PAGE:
Systemic racism in the United States: Obstacles in memory of the victims of slavery culture

Holocaust memorial plaques, known as “stumbling blocks,” can be found all over Europe – from Trondheim in Norway to Thessaloniki in Greece. More than 75,000 of these copper plates by German artist Gunter Deming were erected in front of the victims’ former homes. Their names are engraved on the tablets. Underneath are the words ‘Deported’, ‘Murdered’ and the date.

These “obstacles” inspired the American Witness Stones Project, which began in 2017 in Guilford, Connecticut. Here they are called “witness stones” and are supposed to remember the enslaved. The project’s mission is to “present the facts of history and honor the humanity of the enslaved individuals who helped build our societies.”

Middle and high school students are supported in studying the history of slavery in the places where they live. The project works with 21 schools, mainly in Connecticut, but also in Massachusetts and New Jersey.

“We have to look at our own history of racism and inequality,” says co-founder and CEO of the project Dennis Coleton. The project’s second co-founder, Douglas Negrin, sees racism as an attack on American democracy. Whenever he appears, he says, it must be fought immediately, “otherwise it will grow rapidly.” As a clinic social worker, Negrin treats abused children, and sees his skills in dealing with trauma victims help in dealing with what he sees as the “national trauma of racism” resulting from ignorance and hate.

The “Witness Stones” are supposed to fight ignorance of the truth

Negrin hopes that the Stones of Witness will help fight ignorance of the truth and make clear that long-neglected black history is an integral part of American history. The American Witness Stones Project also revealed the extent of black enslavement in the northern United States.

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This part of the story is often overlooked, and even forgotten, because most Americans associate slavery only with the South.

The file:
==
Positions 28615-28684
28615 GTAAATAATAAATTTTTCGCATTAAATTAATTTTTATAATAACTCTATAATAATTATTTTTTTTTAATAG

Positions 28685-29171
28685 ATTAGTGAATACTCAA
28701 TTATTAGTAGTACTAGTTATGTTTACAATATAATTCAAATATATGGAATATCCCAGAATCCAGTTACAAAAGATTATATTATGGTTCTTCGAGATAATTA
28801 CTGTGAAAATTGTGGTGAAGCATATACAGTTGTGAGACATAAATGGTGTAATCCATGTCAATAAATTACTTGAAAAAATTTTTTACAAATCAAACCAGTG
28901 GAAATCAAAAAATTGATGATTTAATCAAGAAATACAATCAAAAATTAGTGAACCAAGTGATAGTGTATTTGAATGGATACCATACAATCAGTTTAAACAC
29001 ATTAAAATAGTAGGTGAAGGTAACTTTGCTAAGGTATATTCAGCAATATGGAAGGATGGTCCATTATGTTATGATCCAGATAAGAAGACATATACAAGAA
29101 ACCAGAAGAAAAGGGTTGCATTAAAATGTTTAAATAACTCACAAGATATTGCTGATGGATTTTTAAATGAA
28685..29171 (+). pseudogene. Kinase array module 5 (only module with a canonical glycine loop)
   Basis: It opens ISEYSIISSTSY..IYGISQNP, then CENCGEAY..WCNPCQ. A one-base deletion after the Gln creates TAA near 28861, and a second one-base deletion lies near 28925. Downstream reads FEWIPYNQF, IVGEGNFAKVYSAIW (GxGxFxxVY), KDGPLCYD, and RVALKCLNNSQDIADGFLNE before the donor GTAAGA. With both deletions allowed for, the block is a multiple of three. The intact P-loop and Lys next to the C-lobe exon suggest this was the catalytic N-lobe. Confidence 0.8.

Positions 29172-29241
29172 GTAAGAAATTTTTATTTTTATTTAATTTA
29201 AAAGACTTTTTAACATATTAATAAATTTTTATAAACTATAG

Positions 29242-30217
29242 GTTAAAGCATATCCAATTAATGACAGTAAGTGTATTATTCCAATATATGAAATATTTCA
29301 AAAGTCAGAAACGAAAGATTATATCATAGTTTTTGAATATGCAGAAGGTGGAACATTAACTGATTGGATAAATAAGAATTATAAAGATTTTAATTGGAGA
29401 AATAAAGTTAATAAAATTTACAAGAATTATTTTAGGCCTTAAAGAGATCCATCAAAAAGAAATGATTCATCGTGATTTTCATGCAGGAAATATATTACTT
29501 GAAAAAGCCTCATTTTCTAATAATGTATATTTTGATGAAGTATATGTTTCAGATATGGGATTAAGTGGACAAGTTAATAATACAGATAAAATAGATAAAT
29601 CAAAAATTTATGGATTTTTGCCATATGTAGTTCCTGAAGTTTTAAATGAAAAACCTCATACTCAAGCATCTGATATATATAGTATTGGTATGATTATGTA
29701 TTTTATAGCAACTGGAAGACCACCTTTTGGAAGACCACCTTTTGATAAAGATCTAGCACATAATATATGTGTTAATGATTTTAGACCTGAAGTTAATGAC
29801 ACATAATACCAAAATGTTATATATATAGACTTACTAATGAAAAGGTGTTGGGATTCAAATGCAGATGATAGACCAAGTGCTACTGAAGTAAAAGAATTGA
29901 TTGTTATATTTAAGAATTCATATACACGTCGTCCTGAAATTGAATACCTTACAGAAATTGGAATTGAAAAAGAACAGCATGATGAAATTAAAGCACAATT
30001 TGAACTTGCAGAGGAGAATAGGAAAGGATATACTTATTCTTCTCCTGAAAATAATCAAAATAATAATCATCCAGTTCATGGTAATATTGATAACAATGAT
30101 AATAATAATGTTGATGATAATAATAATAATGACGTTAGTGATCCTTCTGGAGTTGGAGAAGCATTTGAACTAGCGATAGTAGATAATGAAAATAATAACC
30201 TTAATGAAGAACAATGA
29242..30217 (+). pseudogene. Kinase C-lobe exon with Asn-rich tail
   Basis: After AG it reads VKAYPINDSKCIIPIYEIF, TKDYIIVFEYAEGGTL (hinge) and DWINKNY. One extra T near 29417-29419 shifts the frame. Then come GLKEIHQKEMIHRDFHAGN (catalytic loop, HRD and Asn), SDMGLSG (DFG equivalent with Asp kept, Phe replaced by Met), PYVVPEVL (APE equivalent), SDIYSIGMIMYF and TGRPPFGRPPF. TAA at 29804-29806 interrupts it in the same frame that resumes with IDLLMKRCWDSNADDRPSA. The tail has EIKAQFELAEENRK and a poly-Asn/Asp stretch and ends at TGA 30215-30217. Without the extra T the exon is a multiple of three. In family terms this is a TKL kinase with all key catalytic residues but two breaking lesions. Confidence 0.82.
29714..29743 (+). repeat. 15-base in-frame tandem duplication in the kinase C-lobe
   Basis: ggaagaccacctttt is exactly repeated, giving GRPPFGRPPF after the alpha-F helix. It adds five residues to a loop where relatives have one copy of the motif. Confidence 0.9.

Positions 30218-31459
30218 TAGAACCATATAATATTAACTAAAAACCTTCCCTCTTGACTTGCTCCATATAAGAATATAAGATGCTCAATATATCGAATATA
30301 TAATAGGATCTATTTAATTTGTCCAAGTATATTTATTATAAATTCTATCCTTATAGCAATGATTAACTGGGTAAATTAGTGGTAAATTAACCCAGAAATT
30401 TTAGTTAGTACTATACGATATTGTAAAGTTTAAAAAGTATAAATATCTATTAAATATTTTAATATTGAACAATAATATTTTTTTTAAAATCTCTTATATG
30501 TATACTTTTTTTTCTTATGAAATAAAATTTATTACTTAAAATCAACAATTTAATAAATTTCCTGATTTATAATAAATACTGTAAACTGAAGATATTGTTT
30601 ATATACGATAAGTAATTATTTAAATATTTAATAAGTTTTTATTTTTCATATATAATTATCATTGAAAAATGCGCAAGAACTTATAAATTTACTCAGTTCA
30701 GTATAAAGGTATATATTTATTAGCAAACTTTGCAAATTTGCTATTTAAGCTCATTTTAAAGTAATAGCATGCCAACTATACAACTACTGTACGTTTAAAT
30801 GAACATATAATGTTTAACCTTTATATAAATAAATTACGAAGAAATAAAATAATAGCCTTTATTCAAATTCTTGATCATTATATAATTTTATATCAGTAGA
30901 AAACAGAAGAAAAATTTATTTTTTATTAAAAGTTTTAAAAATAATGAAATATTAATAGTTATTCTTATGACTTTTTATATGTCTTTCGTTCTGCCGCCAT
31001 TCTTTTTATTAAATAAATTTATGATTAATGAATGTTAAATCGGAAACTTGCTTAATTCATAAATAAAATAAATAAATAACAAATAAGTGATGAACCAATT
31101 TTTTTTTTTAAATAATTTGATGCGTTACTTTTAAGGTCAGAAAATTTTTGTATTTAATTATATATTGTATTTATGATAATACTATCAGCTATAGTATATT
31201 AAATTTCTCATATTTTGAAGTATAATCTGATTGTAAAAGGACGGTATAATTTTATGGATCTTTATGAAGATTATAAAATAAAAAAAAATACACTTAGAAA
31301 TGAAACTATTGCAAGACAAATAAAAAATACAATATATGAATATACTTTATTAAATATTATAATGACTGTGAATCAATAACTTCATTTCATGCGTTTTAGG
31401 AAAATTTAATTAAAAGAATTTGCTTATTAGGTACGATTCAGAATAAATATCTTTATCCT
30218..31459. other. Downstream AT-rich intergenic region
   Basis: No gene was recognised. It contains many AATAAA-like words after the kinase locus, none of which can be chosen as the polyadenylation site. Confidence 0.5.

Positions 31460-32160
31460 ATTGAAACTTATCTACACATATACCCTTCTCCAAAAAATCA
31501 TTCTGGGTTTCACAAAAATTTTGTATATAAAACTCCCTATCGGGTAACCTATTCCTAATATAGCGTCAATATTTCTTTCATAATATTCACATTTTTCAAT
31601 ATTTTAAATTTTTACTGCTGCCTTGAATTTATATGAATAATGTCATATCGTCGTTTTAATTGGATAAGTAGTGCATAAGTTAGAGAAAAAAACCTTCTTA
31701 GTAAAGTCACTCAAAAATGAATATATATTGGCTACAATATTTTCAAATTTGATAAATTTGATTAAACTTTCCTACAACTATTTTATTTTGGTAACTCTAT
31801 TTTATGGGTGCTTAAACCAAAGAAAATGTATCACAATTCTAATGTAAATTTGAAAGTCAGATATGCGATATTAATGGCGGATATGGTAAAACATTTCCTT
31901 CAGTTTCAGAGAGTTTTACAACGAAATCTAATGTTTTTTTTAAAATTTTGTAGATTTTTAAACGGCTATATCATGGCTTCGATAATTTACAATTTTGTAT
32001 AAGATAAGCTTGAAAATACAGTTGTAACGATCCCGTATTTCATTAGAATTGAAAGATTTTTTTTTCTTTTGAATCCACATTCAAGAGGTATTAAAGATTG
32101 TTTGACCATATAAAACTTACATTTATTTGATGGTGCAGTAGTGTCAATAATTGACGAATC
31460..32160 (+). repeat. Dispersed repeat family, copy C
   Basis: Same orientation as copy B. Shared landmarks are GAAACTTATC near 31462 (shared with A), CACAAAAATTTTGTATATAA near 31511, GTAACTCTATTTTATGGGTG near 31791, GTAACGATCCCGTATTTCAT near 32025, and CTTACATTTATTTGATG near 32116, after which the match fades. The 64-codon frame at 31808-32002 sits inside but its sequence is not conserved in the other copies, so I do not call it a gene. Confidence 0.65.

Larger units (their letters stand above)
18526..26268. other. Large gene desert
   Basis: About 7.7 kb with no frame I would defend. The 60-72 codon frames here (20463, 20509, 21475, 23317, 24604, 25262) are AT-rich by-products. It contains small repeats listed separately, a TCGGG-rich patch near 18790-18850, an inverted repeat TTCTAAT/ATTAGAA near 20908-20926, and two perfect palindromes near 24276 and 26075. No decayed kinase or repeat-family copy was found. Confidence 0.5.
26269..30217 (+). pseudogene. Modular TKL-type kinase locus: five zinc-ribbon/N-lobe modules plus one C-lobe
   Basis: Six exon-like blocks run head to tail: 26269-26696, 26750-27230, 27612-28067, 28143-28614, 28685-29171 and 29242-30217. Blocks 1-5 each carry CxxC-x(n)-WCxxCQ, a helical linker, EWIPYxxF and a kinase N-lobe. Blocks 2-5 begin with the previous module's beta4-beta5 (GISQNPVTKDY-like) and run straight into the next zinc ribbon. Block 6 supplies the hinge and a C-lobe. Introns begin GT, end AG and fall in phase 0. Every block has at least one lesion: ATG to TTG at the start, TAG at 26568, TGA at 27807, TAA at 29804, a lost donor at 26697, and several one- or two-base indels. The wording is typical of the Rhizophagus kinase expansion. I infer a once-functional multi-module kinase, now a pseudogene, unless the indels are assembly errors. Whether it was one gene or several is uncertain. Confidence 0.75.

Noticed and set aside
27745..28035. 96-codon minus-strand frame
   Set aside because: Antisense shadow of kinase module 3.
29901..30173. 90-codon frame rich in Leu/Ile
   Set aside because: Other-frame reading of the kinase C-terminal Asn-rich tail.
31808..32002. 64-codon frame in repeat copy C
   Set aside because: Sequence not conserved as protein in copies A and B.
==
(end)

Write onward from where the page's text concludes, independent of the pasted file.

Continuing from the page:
Two initiatives from the Connecticut Witness Stones Project—Guilford and Greenwich—recently helped educate the public about the history of slavery in these communities. Despite the exploitation of slave labor in Greenwich for generations, there was no memorial to the torturers.

“Witness Stones” make forgotten walks visible again.Photo: private

That changed when this witness-stone memorial to five slaves was erected on the grounds of the Greenwich Historical Society on May 25. Students from two schools in Greenwich – Sacred Heart and Greenwich Academy – conducted research on the lives of these slaves and told their stories at the ceremony.

Racial extremism on the rise in the United States

Reverend Thomas Nines of First Baptist Church, one of the speakers at the ceremony, said some facts are hard to accept. The existence of slaves in Greenwich is one of those hard facts. Remembering the long history of American slavery and racism is especially important now to counter the blanket denial of systemic racism and the rise of racial extremism. The Connecticut Anti-Defamation League reported an alarming jump in the spread of Nazi propaganda.

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Patricia Wilson Vianius, former MP for County Windham and member of the Witness Stones Project Board of Directors, is a descendant of the ninth generation of Guilford slaves. She learned that Montrose and Phyllis, who were seventeen years old when they became slaves to the Guilford family in 1728, were her ancestors. This discovery cemented her deep American roots. “As with many black children, my story was either hidden or stolen,” she says. “And if you don’t know who you are and where you come from, you don’t know anything about your worth and identity.”

“In the past, black children were often told, ‘Why don’t you go back to where you came from,'” she says. “Today her answer is: ‘I came from here’.”
Don Snyder has worked as a journalist in the United States for six decades and produced the Today Show on NBC for nearly 20 years. He lives in Greenwich, Connecticut. (translated by Malte Lehming)

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